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Waters Corp. v. Agilent Technologies Inc.

United States District Court, D. Delaware

September 20, 2019

WATERS CORPORATION AND WATERS TECHNOLOGIES CORPORATION, Plaintiffs,
v.
AGILENT TECHNOLOGIES INC., Defendant.

          Karen L. Pascale, Robert M. Vrana, Young Conaway Stargatt & Taylor LLP, Wilmington, DE; Matthew M. Wolf, David McMullen, Jennifer A. Sklenar, Katie J.L. Scott, Arnold & Porter Kaye Scholer LLP – attorneys for Plaintiffs.

          Chad M. Shandler, Travis S. Hunter, Richards, Layton & Finger, P.A., Wilmington, DE; Anne Elise Herold Li, James K. Stronski, Mark Jansen, Molly Jones, Chiemi Suzuki, Crowell & Moring LLP – attorneys for Defendants September 20, 2019 Wilmington, Delaware

          MEMORANDUM OPINION

          NOREIKA, U.S. DISTRICT JUDGE:

         Presently before the Court is the motion of Plaintiffs Waters Corporation and Waters Technologies Corporation (collectively, “Plaintiffs” or “Waters”) for preliminary injunction seeking to enjoin Defendant “Agilent [Technologies Inc. (“Defendant” or “Agilent”)] and their officers, partners, agents, servants, employees, parents, subsidiaries, divisions, affiliate corporations, other related business entities and all other persons acting in concert, participation, or in privity with them” from “any commercial manufacture, use, offer to sell, or sale within the United States, or importation into the United States, of the InstantPC glycan reagent, and any product that is similar to or only colorably different from that product.” (D.I. 7). Defendant opposes the motion. (D.I. 18). The Court has reviewed the briefing, declarations and exhibits (e.g., D.I. 7, 8, 9, 10, 11, 12, 13, 18, 19, 20, 21, 23, 24, 27, 36, 37, 38, 41, 71, 72, 73, 77, 78, 81) and held oral argument on December 21, 2018. For the reasons set forth below, the Court DENIES Plaintiffs’ motion. This opinion constitutes the Court’s findings of fact and conclusions of law pursuant to Federal Rule of Civil Procedure 52(a).

         I. BACKGROUND

         Plaintiffs develop “analytical solutions . . . to support its customers’ scientific discoveries, operations, performance, and regulatory compliance.” (D.I. 12 at ¶ 8). In particular, Plaintiffs sell the “GlycoWorks RapiFluor-MS N-Glycan Kit” (“GlycoWorks Kit”) which they assert “enables unprecedented fluorescent and mass spectrometric performance for glycan detection while also improving the speed and simplicity of N-glycan sample preparation.” (D.I. 8 at 3 (citing D.I. 12 at ¶¶ 10-11)). The chemical structure of the labeling reagent in the GlycoWorks Kit is (D.I. 13 at ¶ 16):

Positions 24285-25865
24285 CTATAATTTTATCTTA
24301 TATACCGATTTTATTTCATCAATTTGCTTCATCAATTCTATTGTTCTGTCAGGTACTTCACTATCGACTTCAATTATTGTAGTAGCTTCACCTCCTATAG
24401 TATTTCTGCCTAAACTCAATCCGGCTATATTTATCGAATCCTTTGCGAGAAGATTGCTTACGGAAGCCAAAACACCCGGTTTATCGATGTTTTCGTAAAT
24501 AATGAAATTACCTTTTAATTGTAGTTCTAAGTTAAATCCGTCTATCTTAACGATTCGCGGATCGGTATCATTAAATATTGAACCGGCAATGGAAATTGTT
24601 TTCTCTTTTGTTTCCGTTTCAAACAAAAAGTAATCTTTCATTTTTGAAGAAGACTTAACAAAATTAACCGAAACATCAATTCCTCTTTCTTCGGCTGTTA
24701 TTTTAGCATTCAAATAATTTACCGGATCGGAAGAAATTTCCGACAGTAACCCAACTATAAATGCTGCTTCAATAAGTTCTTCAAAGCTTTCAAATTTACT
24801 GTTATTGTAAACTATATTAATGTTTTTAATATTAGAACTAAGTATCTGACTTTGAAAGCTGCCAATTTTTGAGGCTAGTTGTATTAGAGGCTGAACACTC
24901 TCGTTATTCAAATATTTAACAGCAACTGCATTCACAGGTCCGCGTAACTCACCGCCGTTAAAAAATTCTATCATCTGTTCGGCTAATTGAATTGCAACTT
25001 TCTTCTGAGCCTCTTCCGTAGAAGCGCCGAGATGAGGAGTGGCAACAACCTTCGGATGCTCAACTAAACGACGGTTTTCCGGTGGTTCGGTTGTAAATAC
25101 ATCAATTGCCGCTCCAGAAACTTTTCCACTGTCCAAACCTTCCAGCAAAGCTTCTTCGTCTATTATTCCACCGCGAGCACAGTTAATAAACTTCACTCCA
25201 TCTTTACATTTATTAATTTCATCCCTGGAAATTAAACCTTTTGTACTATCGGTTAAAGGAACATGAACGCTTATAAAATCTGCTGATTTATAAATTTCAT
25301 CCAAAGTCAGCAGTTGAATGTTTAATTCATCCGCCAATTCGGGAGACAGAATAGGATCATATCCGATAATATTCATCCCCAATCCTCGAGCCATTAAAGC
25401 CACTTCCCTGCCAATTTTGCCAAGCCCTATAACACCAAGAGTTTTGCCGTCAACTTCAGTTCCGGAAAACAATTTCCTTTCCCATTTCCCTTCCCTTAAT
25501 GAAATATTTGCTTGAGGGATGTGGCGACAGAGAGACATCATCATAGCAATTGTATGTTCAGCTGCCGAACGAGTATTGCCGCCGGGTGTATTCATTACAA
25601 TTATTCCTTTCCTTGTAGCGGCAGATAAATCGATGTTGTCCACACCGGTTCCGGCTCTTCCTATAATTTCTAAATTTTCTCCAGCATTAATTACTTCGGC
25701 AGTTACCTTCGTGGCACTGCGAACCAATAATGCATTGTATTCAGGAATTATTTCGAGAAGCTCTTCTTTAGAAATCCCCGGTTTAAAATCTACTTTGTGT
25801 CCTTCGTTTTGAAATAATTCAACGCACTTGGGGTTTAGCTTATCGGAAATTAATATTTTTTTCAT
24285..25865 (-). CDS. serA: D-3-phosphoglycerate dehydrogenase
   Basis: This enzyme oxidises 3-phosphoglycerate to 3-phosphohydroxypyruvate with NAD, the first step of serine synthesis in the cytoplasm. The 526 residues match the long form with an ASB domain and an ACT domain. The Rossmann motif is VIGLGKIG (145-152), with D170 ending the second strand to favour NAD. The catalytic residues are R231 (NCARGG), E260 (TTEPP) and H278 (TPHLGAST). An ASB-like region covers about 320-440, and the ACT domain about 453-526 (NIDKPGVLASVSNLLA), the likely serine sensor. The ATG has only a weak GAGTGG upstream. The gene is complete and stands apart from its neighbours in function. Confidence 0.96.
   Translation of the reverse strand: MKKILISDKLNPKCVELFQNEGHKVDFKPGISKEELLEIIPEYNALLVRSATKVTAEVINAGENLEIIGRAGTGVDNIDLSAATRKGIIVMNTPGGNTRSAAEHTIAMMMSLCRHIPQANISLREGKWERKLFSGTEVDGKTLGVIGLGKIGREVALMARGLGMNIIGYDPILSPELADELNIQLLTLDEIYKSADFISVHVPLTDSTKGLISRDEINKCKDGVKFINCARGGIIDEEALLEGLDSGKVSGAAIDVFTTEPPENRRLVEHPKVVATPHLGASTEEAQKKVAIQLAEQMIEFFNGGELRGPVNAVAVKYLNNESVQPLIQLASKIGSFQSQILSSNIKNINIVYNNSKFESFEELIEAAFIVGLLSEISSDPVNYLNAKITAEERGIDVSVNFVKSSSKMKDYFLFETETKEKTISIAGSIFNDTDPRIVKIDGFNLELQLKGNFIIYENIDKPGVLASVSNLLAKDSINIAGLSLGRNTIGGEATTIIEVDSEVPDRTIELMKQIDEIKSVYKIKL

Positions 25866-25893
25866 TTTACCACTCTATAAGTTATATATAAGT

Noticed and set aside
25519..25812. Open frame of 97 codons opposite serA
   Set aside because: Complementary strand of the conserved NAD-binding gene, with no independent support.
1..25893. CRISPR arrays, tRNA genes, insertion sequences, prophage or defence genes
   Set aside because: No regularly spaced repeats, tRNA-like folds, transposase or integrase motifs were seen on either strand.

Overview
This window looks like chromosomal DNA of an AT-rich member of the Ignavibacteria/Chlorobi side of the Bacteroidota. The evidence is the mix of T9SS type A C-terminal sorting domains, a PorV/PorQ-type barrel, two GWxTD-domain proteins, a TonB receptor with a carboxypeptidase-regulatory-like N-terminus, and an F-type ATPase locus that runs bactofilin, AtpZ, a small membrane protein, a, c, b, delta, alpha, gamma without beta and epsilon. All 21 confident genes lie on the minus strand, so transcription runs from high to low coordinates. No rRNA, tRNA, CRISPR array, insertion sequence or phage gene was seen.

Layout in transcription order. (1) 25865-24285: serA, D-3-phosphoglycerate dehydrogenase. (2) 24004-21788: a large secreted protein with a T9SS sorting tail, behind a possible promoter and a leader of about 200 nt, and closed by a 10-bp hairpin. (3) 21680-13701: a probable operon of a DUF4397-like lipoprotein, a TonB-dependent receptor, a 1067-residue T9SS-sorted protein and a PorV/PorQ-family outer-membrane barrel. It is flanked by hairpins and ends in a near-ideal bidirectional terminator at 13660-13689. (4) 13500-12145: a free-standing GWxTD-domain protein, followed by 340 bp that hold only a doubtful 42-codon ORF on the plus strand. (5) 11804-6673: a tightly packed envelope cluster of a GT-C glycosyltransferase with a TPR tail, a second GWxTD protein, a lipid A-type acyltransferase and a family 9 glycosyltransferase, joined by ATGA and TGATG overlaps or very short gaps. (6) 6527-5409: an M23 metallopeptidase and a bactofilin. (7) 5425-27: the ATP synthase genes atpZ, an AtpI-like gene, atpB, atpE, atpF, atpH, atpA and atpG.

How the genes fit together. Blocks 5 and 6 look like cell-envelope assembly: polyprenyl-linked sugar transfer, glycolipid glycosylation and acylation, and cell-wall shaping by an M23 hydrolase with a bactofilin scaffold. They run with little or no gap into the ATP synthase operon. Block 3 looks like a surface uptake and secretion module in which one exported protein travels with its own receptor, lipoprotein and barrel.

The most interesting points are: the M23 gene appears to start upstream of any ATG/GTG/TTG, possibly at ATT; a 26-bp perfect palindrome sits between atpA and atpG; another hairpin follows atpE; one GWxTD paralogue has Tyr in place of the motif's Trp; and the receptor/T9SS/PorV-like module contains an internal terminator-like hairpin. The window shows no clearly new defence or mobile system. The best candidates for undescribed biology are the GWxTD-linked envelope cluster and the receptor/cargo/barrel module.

(Image Omitted)

         Plaintiffs' GlycoWorks kits make up approximately 75 to 80% of the market for such products. (D.I. 11 at ¶ 8; D.I. 12 at ¶ 14). Plaintiffs also sell mass spectrometry reagents and instruments to be used in conjunction with the Glyco Works Kit. (D.I. 12 at ¶ 11).

         Defendant, through its 2018 acquisition of a company called ProZyme, manufactures products containing InstantPC glycan reagents, which like the GlycoWorks Kit, are used to assist in the detection and labeling of compounds, including for identification of glycosylated proteins during the development of biopharmaceuticals or biologies. (D.I. 18 at 4). The chemical structure of the labeling reagent in InstantPC is (Id.; see also D.I. 19 at¶10):

         (Image Omitted)

         ProZyme announced its development of InstantPC in May of 2015, [1] and began selling InstantPC in October of 2015. (D.I. 19 at ¶¶ 10, 14). As of December of 2018, ProZyme's InstantPC reagent products had approximately 20 to 25% of the market. (D.I. 11 at ¶ 8; D.I. 12 at ¶ 14). Defendant sells mass spectrometry reagents and instruments, which according to Plaintiffs will be marketed and used in conjunction with InstantPC. (See D.I. 12 at ¶¶17-18).

         On January 14, 2013, Plaintiffs obtained the exclusive license (“Patent License Agreement”) to U.S. Patent No. 9, 658, 234 (“the ’234 Patent”)[2] from Ajinomoto Co., Inc. (“Ajinomoto”) of Tokyo, Japan. (Id. at ¶ 13). The ‘234 Patent, a continuation of patent applications filed by Ajinomoto, issued on May 23, 2017. (D.I. 8 at 4). On August 7, 2018, Ajinomoto assigned its rights and interests in the ’234 Patent to Waters Technologies Corporation. (D.I. 8 at 4). On September 18, 2018, Plaintiffs filed this patent infringement action, alleging infringement of the ’234 patent by Agilent “via the manufacture, use, sale, offer to sell, exportation, and/or importation, in whole or in part, of Agilent’s InstantPC reagent.” (D.I. 1 at ¶ 2).

         II. LEGAL STANDARD